WHERE THERE'S SMOKE, THERE'S CHANGE
"I can't do it," the prospective juror said. It happened in Missoula, Mont., this month and the state's case against a small-time pot dealer fell apart as prosecutors watched in dismay. One after another, citizens told the court that marijuana was no big deal and as long as it wasn't "a pound or a truckload," it was wrong to jail a man for having it.
For once, the domino theory proved true; the collapse of one part of the system threatens the rest. If you have to exclude a third of the population -- the ones who think pot is on a higher moral plane than coffee -- then it's hardly a jury of your peers, which brings the whole concept of jury trials into question, and thus many marijuana prosecutions. That then takes Americans to an unfamiliar sunlit upland where jail is considered overly harsh, the three-strikes felony laws are a running sore and countless thousands of inmates convicted of minor drug crimes deserve to be released in the new year.
The legalization of marijuana is inevitable, especially in a country cursed by methamphetamine cooking and snorting. If jurors in Illinois can acquit a Vietnam veteran who had 25 pounds of pot and 50 pounds of plants in his house and then gather round him to give him a hug, as happened this year, Americans are almost there. As LaSalle County goes, so goes the nation.
Here in Canada, the mood is one of embarrassment. The Conservatives long ago hitched their little wagon to George W. Bush's tiny star and we are a decade behind the times. Not only is Ottawa still trying to close a safe-injection drug center in downtown Vancouver, it is planning to spend $9 billion on new jails.
Canadians simply are not violent enough to fill those jails, statistics show. We're getting progressively more peaceful. So drug users and dealers are a big target market for Conservative tough-on-crimers. It's an ideology thing.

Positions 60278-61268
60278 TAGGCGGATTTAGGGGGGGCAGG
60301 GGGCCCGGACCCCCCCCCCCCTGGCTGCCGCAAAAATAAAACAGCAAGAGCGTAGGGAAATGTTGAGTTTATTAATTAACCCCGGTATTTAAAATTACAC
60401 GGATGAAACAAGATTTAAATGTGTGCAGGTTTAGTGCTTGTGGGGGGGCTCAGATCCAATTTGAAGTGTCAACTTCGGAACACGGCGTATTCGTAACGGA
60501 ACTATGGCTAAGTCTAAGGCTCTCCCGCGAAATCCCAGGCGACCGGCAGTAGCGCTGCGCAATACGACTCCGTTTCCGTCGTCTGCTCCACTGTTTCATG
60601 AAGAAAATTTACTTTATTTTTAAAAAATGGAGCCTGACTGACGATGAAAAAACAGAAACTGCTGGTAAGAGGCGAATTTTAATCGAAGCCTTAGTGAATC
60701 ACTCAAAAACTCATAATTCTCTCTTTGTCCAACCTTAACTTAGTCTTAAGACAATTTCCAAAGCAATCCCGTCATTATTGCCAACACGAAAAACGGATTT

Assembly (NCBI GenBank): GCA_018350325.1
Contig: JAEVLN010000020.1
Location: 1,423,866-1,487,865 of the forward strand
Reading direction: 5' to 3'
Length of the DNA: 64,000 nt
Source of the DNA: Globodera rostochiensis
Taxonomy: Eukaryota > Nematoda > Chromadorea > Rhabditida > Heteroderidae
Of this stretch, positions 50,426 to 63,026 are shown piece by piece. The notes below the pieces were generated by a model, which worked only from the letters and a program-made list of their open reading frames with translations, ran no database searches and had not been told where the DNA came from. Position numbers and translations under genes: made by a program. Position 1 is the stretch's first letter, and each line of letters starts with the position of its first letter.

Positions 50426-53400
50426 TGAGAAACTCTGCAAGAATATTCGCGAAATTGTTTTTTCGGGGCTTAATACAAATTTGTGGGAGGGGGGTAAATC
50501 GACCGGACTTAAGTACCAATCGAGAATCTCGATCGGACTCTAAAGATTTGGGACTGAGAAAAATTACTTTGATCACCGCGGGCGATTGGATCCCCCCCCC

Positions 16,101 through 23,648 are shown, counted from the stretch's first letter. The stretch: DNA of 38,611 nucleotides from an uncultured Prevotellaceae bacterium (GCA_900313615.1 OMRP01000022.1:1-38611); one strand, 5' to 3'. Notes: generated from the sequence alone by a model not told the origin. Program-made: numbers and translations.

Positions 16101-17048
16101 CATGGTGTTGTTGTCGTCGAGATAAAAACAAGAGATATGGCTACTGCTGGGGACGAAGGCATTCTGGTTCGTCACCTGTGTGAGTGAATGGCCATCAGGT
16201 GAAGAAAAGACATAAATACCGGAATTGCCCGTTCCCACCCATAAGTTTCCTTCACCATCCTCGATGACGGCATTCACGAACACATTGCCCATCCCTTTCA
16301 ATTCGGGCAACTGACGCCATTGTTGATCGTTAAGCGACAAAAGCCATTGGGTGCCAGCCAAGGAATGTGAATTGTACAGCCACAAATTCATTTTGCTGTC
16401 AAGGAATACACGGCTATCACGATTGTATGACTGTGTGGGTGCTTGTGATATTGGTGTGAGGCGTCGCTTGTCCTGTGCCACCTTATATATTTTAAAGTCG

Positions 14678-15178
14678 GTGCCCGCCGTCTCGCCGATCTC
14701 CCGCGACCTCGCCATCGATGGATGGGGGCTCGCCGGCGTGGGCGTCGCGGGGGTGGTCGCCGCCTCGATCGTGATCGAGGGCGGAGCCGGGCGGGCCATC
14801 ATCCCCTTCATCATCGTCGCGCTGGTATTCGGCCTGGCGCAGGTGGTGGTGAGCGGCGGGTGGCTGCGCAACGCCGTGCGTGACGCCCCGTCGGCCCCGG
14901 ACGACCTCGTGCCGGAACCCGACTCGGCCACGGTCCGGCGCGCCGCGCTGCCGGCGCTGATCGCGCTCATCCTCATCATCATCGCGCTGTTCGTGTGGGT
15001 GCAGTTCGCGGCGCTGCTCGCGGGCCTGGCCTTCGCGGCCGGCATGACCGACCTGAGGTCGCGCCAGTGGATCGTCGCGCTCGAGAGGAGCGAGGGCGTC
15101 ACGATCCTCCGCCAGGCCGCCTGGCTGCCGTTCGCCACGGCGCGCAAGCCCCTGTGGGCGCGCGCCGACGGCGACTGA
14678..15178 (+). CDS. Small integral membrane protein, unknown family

But strangely, people who use the nastiest drug of all, alcohol, are home-free. The angry old white guys who are the beating heart of the Conservative party are drinkers, and not charming ones like Rooster Cogburn in True Grit. Regular Canadians smoke pot and smile beatifically. As always, Conservatives get everything upside down.
I write this as New Year's Eve approaches, the biggest drinking night there is. We drink lavishly, not with the same sense of purpose that Brits do, and not armed as Americans tend to. ( But when we get sick on the sidewalk, it freezes and stays there till March. This is no small drawback in this cold country, especially when it's pasta. ) And we don't know when to stop, we are hateful, and horribly ill the next day, but that's okay because alcohol is a normalized drug and pot isn't, not yet.
How I wish Canadians who need a night off from their own head could legally smoke dope this New Year's Eve instead of drinking themselves faceless. ( Confession: I quit smoking pot decades ago. I miss it. ) Wouldn't it be a pleasure to sit around with The Dude-like friends and stare at the tree quietly shedding its needles and the ornaments thumping as they slip off the drying branches. Months pass. And then we'd get inflamed over leftover goose skin and those President's Choice thingies, chocolate or chicken tikka, it's all the same deliciousness. We could gaze rapt at the fireplace. It need not have a fire in it.
I have a neighbor who is an alcoholic of 50 years standing and it isn't pleasant to see or hear. Think of the physical damage of a half-century of gin, the health-care costs, the stricken children, the bad smells, a life all over but the shouting. I'd have preferred decades of pot smoke drifting out over the lake, and probably so would she, given the choice.
Perhaps one day we'll have that choice.
Pubdate: Wed, 29 Dec 2010
Source: Toronto Star (CN ON)
Copyright: 2010 The Toronto Star
Author: Heather Mallick